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Mince Pie Millennium

Mark Daniels

Interest for the run always suggested the probability of a strong turnout, weather permitting, and true to form, David Evans's mariner's instinct magically picked a superb sunny day.  Consequently attendance even exceeded all expectations with nearly forty registering on the event form, though some were going round the course in back-up vehicles. A number of motor cycles also accompanied the run like David Freeman - 1965 Honda S90, Steve 'Wally' Wright - 1976 Yamaha DT100, Pete Stanners - Kawa KH100, Ian Ranson - BSA B31, Dave Berry - ExWD BSA M20, Martin Walker - BMW R75 combination and John Holmes finally resigning his ill-fated BSA C11 for a Bantam Trials that actually permitted him to complete the circuit (quite a novelty!).

The Orwell Yacht Clubhouse was a bit like a who's-who for leading lights in the NACC and scotched the myth that committee members can only be seen after sundown in licensed premises.  It was broad daylight, and while they were still in the bar, David was only serving coffee and hot mince pies, though without Lorna's culinary guidance the first charred batch came out more like King Alfred's offerings!  As the run started to get under way by 11.15, the natural phenomenon was once again observed, like how a number of these ethereal committee spirits mysteriously evaporate before the prospect of riding a bike threatens to catch up with them.  As well as the other vehicles, some 30 NACC eligible machines streamed away up Bourne Hill in whirling plumes of smoke, led away by the ghastly sight of chairman Andrew Roddham on a grotty M40 Mobylette - how the mighty have fallen!  Helping DE out in the early stages with a bit of midfield marshalling at junctions gradually worked me down the field back to the bigger BSAs & combo acting as sweepers, by which time we came upon a string of mopeds stopped up the climb from Lower Holbrook.  Ray Gibb's NSU Quickly was the culprit with a bluebottle size whisker on the plug.  As the tail-enders were waved on by, DE's suggestion that it may go better without the oily carbon deposit proved to be a lucky guess and the group took away with a bit of catching up to do.  Towards Ewarton we closed to another group of assorted mopeds while Steve Cobb - Puch MS50V entertained ahead with puddle charging Harry Worth impressions.  I was surprised not to find Pete Ranson on my Raleigh RM2 among this group, but our arrival lit the touchpaper, after which things degenerated into a blistering moped sprint to Shotley Gate.  With lots of jockeying for positional stuff it got quite hard to be sure who exactly was in there at times.  Certainly, Ray Gibb & Brian Barley on NSU2s were cracking along, as also Honda PC50 dogfighters Roly Scarce & Mark Gibb.  My Phillips Gadabout Rex 3 may just have held an edge over the former group with Steve's storming Puch 2 coming a pretty even match and DE's NSU 3-gear 'F' seeming to have the measure of us all.  Great sport, but we still hadn't caught up to Pete on the RM2 who'd latched in behind the combo and was sucked along to the tail of the leading group by the halfway stop.  When I inquired how he seemed to wring even more out of the Raleigh than I managed myself, the answer was "Just the normal Matchless 650 CSR Classic Racing technique.  Don't close the throttle on corners, never touch the brakes, then ignore all the vibrations and bits dropping off".  Wish I'd never asked!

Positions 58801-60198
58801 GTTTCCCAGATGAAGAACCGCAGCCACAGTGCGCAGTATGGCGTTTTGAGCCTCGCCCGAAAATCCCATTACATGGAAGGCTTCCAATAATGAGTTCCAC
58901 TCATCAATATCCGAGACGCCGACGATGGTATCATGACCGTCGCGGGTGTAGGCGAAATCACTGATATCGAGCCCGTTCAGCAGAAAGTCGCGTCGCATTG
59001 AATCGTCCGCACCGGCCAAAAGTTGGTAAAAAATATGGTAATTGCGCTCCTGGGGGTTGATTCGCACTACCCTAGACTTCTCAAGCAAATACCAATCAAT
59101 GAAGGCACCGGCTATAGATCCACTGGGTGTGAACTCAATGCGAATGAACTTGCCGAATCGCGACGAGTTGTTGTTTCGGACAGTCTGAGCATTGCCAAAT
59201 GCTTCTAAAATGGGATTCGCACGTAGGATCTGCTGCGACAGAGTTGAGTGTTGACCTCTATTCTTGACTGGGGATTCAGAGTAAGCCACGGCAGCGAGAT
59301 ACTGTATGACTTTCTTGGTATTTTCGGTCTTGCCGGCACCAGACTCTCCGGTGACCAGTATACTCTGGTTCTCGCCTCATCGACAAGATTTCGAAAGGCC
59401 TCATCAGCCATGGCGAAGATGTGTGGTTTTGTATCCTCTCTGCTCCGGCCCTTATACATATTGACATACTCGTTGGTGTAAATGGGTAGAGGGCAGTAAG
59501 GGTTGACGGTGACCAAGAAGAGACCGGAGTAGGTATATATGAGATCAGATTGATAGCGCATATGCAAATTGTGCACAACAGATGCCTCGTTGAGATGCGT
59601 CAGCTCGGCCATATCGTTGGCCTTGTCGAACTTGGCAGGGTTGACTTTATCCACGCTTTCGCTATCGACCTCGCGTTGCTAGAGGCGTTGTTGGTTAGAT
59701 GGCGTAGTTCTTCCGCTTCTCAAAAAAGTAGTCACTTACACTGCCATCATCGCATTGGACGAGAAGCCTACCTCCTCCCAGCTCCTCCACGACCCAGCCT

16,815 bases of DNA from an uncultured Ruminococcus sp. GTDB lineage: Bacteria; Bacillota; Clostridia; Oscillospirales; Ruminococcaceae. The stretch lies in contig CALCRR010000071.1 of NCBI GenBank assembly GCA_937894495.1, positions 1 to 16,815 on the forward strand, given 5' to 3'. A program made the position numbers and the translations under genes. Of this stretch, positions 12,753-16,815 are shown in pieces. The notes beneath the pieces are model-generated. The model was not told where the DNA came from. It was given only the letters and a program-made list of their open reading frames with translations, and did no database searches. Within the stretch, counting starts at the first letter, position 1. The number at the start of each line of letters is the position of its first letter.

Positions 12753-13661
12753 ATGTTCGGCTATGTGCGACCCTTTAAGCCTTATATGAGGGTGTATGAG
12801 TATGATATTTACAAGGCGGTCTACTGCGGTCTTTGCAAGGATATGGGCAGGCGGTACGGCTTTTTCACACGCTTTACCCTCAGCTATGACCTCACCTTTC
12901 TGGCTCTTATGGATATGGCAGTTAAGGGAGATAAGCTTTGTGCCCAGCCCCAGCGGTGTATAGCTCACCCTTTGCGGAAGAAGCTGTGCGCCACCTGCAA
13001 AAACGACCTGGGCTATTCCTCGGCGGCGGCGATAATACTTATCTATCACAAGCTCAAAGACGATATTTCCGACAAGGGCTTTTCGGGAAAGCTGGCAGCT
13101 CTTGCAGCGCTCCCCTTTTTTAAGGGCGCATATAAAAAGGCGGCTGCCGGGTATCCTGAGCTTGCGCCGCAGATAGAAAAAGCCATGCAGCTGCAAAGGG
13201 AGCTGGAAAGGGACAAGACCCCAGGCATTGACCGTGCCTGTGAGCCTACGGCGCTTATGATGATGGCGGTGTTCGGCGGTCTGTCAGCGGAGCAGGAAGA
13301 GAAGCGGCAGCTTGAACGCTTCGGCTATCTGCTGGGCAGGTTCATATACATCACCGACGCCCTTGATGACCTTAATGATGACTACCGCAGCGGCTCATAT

There was a solid line-up of NACC machinery outside the Shipwreck Bar on Shotley Point, against a backdrop of yachts in the marina and the huge cranes of Felixstowe Dock across the Orwell estuary.  Sea air, blue skies and January sun-excellent!  It seems in someone's keenness to get to the bar first (presumably to get drinks in for everyone?) a certain enthusiastic Raynal Marque pilot was seemingly unfamiliar with the intricacies of landing a Norman autocycle and belly-flopped it down the runway with the landing gear still up!  Believed a lost art, this was a fine example of the extinct Ashford manufacturers 'horizontal dismount' technique - it's so wonderful to rediscover these ancient traditions still being practised in remote corners of your own county!  When DE asked how the name was spelt for purpose of the accident report, the reply was S-M-I-T-H; it's funny but you know, but I can't find anyone of that name on the registration list?